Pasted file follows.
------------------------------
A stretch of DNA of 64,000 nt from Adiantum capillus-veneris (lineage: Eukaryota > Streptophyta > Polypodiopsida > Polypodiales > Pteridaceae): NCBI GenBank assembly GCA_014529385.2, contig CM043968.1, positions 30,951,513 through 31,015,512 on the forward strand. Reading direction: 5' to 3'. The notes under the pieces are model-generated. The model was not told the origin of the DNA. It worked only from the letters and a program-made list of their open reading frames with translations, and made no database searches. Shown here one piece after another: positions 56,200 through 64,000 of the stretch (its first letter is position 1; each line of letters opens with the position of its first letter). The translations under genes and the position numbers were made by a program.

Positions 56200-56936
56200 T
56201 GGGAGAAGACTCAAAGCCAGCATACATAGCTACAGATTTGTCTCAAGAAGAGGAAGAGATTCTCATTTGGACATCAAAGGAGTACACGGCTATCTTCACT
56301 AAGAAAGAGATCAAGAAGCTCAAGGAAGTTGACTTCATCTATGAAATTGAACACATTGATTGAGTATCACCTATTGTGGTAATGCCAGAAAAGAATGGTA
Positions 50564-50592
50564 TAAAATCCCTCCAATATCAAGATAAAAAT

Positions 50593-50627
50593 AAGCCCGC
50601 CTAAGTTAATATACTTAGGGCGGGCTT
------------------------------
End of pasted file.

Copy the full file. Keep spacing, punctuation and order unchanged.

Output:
A stretch of DNA of 64,000 nt from Adiantum capillus-veneris (lineage: Eukaryota > Streptophyta > Polypodiopsida > Polypodiales > Pteridaceae): NCBI GenBank assembly GCA_014529385.2, contig CM043968.1, positions 30,951,513 through 31,015,512 on the forward strand. Reading direction: 5' to 3'. The notes under the pieces are model-generated. The model was not told the origin of the DNA. It worked only from the letters and a program-made list of their open reading frames with translations, and made no database searches. Shown here one piece after another: positions 56,200 through 64,000 of the stretch (its first letter is position 1; each line of letters opens with the position of its first letter). The translations under genes and the position numbers were made by a program.

Positions 56200-56936
56200 T
56201 GGGAGAAGACTCAAAGCCAGCATACATAGCTACAGATTTGTCTCAAGAAGAGGAAGAGATTCTCATTTGGACATCAAAGGAGTACACGGCTATCTTCACT
56301 AAGAAAGAGATCAAGAAGCTCAAGGAAGTTGACTTCATCTATGAAATTGAACACATTGATTGAGTATCACCTATTGTGGTAATGCCAGAAAAGAATGGTA
Positions 50564-50592
50564 TAAAATCCCTCCAATATCAAGATAAAAAT

Positions 50593-50627
50593 AAGCCCGC
50601 CTAAGTTAATATACTTAGGGCGGGCTT